About Fr. Dwight Longenecker
  • Bill

    Fr. Dwight,
    I thought every Mass was a Commeration of the Lord’s Last Supper???

  • Darren O.

    OK, sorry, I don’t quite get it. Is the problem situated in confusing the fact that He said “This is my body…” & “This is my blood… Do this in memory of me.” at the Last Supper vs. His intent to have it be about the sacrifice He was about to make?
    If the emphasis is placed upon the Last Supper, you get a fellowship meal. If the emphasis is placed upon His sacrifice on the cross being all of a piece from Palm Sunday through to Easter Sunday, you get… what do you get?

  • http://oldbob44.blogspot.com Bob Wirth

    If I remember rightly, the Last Supper was a Passover Seder meal, in itself a ritual commanded by God. Jesus had the authority to change it, and did, establishing the New Covenant on the Old.

  • Matthew

    Fr. L.:
    I would disagree with your reading of the foot-washing ceremony. You seem to see this primarily as an affirmation of service to the people, in general. If you are correct than it makes no sense that the Church would restrict this to men, which she in fact does. The problem seems to be some uncertainity as to the primary meaning of the foot-washing ceremony. Is it primarly a re-enactment of what Christ did which would include the sharing in priestly apostolic service OR is it to be understood more generally in the sense that as Christians we are to be the servants of all?
    It is worth noting that the addition of the foot-washing ceremony to the evening Mass of Holy Thursday is a 20th Century invention – 1955 to be precise. Prior to this the foot-washing ceremony was, I believe optional, and done as a separate ceremony by the bishop at the cathedral with 12 of his priests. This of course is a much better symbolism – the bishop as High Priest and his co-workers in the presbyterate.
    Matthew

  • teomatteo

    It wasn’t until i attended an EF (latin mass) and went forward for communion that I understood the communal meal. I’ll never forget sneaking a glance down the communion rail as i knelt there. Shoulder to shoulder. Communion. Then it hit me: on the other side of the rail/table were those in heaven. St. Thomas, next to him my Aunt, my little sister shoulder to shoulder. The Church Triumphant. It was then that i experienced more fully the mass. It seems strange that VatII emphasized the meal nature if the mass and then ripped the comm. rails out of the churches….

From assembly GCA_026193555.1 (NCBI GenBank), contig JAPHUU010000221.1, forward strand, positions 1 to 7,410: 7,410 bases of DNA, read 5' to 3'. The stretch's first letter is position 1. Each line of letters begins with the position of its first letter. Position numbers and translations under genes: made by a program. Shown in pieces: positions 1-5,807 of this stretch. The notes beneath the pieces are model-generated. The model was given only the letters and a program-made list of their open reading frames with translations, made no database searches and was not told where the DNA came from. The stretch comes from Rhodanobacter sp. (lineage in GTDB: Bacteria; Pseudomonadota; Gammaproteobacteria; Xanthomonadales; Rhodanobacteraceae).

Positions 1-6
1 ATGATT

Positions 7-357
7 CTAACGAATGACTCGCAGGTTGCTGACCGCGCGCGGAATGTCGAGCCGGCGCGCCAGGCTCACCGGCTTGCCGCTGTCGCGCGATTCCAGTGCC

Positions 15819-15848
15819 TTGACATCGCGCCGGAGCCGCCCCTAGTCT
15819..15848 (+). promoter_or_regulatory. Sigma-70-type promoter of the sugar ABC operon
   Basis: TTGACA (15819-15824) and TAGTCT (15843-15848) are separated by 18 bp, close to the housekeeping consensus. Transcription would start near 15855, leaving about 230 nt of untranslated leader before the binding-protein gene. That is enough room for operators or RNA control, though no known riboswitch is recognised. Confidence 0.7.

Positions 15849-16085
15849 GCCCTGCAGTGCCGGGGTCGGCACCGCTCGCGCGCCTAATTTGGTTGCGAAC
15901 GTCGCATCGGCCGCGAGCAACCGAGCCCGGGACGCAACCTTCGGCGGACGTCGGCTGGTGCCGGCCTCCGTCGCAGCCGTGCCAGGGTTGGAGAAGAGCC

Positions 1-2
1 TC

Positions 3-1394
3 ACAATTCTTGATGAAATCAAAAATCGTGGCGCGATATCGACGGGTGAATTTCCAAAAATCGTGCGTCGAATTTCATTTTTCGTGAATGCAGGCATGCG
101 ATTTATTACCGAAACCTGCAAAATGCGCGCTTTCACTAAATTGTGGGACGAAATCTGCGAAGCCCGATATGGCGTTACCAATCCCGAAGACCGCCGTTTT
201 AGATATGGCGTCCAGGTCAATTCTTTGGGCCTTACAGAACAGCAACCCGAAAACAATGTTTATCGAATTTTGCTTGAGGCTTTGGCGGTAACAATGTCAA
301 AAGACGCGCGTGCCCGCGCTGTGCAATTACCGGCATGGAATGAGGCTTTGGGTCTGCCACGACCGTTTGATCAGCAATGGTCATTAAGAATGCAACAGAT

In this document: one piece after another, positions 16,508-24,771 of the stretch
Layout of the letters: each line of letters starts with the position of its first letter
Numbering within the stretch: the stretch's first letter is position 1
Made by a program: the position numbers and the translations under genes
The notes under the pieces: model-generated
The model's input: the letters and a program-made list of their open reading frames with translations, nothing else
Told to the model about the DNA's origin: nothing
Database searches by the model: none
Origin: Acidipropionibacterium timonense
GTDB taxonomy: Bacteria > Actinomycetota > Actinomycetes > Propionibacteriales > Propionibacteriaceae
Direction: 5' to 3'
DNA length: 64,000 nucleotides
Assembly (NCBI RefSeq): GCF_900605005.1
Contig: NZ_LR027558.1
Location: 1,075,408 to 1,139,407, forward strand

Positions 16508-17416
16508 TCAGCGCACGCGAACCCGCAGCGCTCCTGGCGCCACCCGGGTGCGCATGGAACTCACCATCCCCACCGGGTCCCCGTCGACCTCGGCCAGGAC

• Jack

    From my reading of the OT, I don’t see how sacrifices and meals are opposed.

    With the exception of whole burnt offerings, the offerers were supposed to consume part of the sacrificed victim at a sacred meal: “eaten before the Lord”, as the KJV puts it.

  • Doug

    A non-Catholic with some knowledge of doctrines and such, I’m sometimes confused by RC member blogs. Like this one, for example.
    I know that a big difference between Catholicism and “reformation” churches is the RC belief that Jesus’ body and blood are present in the bread and wine. Thus I can’t understand the use of a post titled “Sacrifice or Fellowship Meal?”. Doesn’t it have to be a sacrifice? As Jack puts it, “the offerers were supposed to consume part of the sacrificed victim at a sacred meal”.
    Can someone clarify?

    • savvy

      Doug,

      Yes, it is sacrifice and thanksgiving. Fr. Longenecker is making the point that there are people who tend to leave out or downplay the sacrifice.

      A lot of Catholics do not even understand sacramental theology.

      It’s not considered trendy, in a world that has lost it’s sanity.

      • Doug

        Thanks, [Ms] Savvy.
        Even if they ‘leave out’ the sacrifice (I think you mean they aren’t aware of it) then the sacrificial part is still there. That depends on the ceremony, whether or not one is trans-, con-, or Commemorative only. Are these ones considered to be still under the [original] sacrifice? That is, are they still acceptably Christians? (Lu 22:19,20,29,30)